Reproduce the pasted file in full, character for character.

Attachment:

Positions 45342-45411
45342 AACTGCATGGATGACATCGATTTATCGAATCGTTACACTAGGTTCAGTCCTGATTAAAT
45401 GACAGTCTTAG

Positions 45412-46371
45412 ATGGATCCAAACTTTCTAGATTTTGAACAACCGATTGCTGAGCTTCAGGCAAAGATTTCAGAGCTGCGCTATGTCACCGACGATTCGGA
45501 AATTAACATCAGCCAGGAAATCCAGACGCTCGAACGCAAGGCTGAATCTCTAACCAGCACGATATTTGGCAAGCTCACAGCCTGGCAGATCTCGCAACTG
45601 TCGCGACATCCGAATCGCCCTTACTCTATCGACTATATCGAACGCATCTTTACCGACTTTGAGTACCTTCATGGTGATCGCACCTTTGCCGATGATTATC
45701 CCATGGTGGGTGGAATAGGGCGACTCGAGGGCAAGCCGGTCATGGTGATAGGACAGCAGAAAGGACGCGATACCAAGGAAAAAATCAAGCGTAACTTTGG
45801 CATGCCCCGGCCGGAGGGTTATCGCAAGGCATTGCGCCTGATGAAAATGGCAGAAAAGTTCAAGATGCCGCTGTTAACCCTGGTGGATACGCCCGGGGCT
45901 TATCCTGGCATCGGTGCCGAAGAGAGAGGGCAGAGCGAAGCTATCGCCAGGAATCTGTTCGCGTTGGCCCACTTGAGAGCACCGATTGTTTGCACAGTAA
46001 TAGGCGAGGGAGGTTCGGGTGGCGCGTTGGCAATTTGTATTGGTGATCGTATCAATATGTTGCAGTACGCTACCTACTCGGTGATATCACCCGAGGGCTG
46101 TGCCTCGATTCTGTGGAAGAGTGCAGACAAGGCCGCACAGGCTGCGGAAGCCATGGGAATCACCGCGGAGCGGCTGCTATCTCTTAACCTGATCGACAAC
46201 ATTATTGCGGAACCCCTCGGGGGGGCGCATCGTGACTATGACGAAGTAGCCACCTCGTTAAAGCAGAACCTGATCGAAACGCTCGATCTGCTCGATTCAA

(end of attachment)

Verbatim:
Positions 45342-45411
45342 AACTGCATGGATGACATCGATTTATCGAATCGTTACACTAGGTTCAGTCCTGATTAAAT
45401 GACAGTCTTAG

Positions 45412-46371
45412 ATGGATCCAAACTTTCTAGATTTTGAACAACCGATTGCTGAGCTTCAGGCAAAGATTTCAGAGCTGCGCTATGTCACCGACGATTCGGA
45501 AATTAACATCAGCCAGGAAATCCAGACGCTCGAACGCAAGGCTGAATCTCTAACCAGCACGATATTTGGCAAGCTCACAGCCTGGCAGATCTCGCAACTG
45601 TCGCGACATCCGAATCGCCCTTACTCTATCGACTATATCGAACGCATCTTTACCGACTTTGAGTACCTTCATGGTGATCGCACCTTTGCCGATGATTATC
45701 CCATGGTGGGTGGAATAGGGCGACTCGAGGGCAAGCCGGTCATGGTGATAGGACAGCAGAAAGGACGCGATACCAAGGAAAAAATCAAGCGTAACTTTGG
45801 CATGCCCCGGCCGGAGGGTTATCGCAAGGCATTGCGCCTGATGAAAATGGCAGAAAAGTTCAAGATGCCGCTGTTAACCCTGGTGGATACGCCCGGGGCT
45901 TATCCTGGCATCGGTGCCGAAGAGAGAGGGCAGAGCGAAGCTATCGCCAGGAATCTGTTCGCGTTGGCCCACTTGAGAGCACCGATTGTTTGCACAGTAA
46001 TAGGCGAGGGAGGTTCGGGTGGCGCGTTGGCAATTTGTATTGGTGATCGTATCAATATGTTGCAGTACGCTACCTACTCGGTGATATCACCCGAGGGCTG
46101 TGCCTCGATTCTGTGGAAGAGTGCAGACAAGGCCGCACAGGCTGCGGAAGCCATGGGAATCACCGCGGAGCGGCTGCTATCTCTTAACCTGATCGACAAC
46201 ATTATTGCGGAACCCCTCGGGGGGGCGCATCGTGACTATGACGAAGTAGCCACCTCGTTAAAGCAGAACCTGATCGAAACGCTCGATCTGCTCGATTCAA